Light bulbs: We have been using light for as long as we've been listening to music. Personally, I bet music has been around longer. The gentlemen who perfected the lightbulb (approx. 1878) created disruption.

While electricity existed, there was no electricity grid or electric transformers in place; that would come over the next 50+ years, from installing NYC streetlamps late 1882 to the passing of a Federal Power Act and The Public Utility Holding Co Act in 1935. That year, a baseball game was played under electric lights for the first time.

With no were no lamps waiting with empty sockets, no government or safety standards for use or manufacturing (AC or DC?), new industries and infrastructures were created.  Housing, city and factory design was rethought. Consumers emerged from all communities.

If the lightbulb had failed, imagine our world today. We might still have computers and light (and music) but with the introduction of the lightbulb, electric development pace increased, new business models emerged and the gas light industry is dead.

Put your idea to the test
Disruption and innovation are both necessary. Help supporters understand what you are doing and the risks involved.

Disruption aims to…
Innovation aims to…
Interrupt
Interrupt
Transform (full fairy-godmother-to-the-ball-effort)
Change (something different on a large or small scale)
Introduce element of chaos
Introduce element of uncertainty
Begin with few or no customers/consumers
Begin in established industry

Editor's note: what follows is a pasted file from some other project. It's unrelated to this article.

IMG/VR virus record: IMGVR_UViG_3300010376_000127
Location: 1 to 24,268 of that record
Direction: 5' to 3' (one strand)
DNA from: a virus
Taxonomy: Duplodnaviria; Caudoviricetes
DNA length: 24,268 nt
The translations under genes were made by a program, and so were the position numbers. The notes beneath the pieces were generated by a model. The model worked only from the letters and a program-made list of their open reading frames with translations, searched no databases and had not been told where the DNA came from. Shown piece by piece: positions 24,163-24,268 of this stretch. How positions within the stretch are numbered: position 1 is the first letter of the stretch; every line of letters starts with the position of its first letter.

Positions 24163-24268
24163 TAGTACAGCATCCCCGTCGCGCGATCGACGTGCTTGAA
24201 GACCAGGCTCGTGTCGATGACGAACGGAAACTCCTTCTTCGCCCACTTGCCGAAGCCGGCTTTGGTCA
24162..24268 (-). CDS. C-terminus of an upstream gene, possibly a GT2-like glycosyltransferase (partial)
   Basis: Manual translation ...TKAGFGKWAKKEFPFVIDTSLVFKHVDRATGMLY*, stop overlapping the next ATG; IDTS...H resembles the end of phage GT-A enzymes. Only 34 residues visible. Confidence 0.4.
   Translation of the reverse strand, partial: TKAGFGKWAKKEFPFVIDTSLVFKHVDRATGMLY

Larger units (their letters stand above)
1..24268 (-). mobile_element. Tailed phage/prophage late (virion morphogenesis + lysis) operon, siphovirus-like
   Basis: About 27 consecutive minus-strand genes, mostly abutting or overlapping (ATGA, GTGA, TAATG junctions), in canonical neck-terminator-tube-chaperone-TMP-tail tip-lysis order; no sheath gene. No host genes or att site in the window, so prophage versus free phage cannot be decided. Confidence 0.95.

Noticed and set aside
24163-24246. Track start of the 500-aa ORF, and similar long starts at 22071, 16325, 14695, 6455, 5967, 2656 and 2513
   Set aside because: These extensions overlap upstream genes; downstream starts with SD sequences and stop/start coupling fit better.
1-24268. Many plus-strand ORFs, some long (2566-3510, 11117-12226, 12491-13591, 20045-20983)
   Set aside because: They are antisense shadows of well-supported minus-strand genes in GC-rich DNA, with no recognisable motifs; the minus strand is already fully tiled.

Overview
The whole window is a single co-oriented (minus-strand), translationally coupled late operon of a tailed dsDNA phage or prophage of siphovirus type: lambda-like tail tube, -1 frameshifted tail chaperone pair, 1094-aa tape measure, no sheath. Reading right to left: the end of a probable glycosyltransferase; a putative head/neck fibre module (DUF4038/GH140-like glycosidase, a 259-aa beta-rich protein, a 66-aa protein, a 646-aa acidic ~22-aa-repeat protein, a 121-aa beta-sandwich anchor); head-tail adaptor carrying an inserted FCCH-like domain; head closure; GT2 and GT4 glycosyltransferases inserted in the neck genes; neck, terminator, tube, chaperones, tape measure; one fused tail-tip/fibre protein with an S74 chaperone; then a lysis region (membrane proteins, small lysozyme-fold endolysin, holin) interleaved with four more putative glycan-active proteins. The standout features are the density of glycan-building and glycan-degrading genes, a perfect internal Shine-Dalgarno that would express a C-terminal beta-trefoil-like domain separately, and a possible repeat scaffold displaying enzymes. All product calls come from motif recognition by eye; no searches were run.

Turn  non-participants into participants
Deepen relationship with existing community and invite new participants
Envision a new business model
Operate within an existing business model
Experiment & accept failure
Improve  & accept measured risk profile
Introduce new behaviours, policies, thinking, etc. to multiple and potentially unrelated communities and industries
Influence, change or replace habits and policies in limited, related communities, industries
Is often a catalyst for innovation in other areas
Reflects evolution and can spur change in related areas

So what's next?
At the conference, it became obvious that those of us being disruptive and/or trying to push an innovation agenda can work together. The workforce is changing, along with technology and global politics to the point where status quo means sliding backward. To embrace and embed the fraternal twins, Disruption & Innovation, we need to understand their different natures and measurements and then apply our ideas as hard as our risk tolerance allows!





Tuesday, April 11, 2017

Questions are the key to answers

Duh. I know. However, in today's environment, we tend to skip to the answers without asking enough questions to really dig into the problem. This is a great discussion to have in the mentoring relationship.

We attend meetings with prepared answers for questions that have not been asked. This may be good preparation but only if we still listen to the questions that also are actually asked during the discussion. Politicians answer with what they want to say vs. what was asked. This doesn't work well in problem solving or gaining approval for a new idea. 

For example, researchers say that good sleep is key to better decision-making. Terrific. Yet, getting a good night's sleep is only one factor in  being able to make good decisions. 


Once the issue of good sleep and all the questions it opens are examined, then answers can be debated and fixes prioritized.  Then, we can look at other issues affecting our decision-making (control, confidence, aptitude, etc.).  Fix is rarely as simple as the +/-140 character statement: "I'll get better sleep so I can make better decisions."

When we keep asking "why" before jumping to who/what/how, all the issues emerge. Then we can solve based on the most pressing/necessary - which is not always the order in which issues are uncovered.

We often look for shortcuts - not necessarily because of laziness but because time is so short. Plus (inner voice) does everything have to take so much effort!? Questions don't take extra effort, just extra time.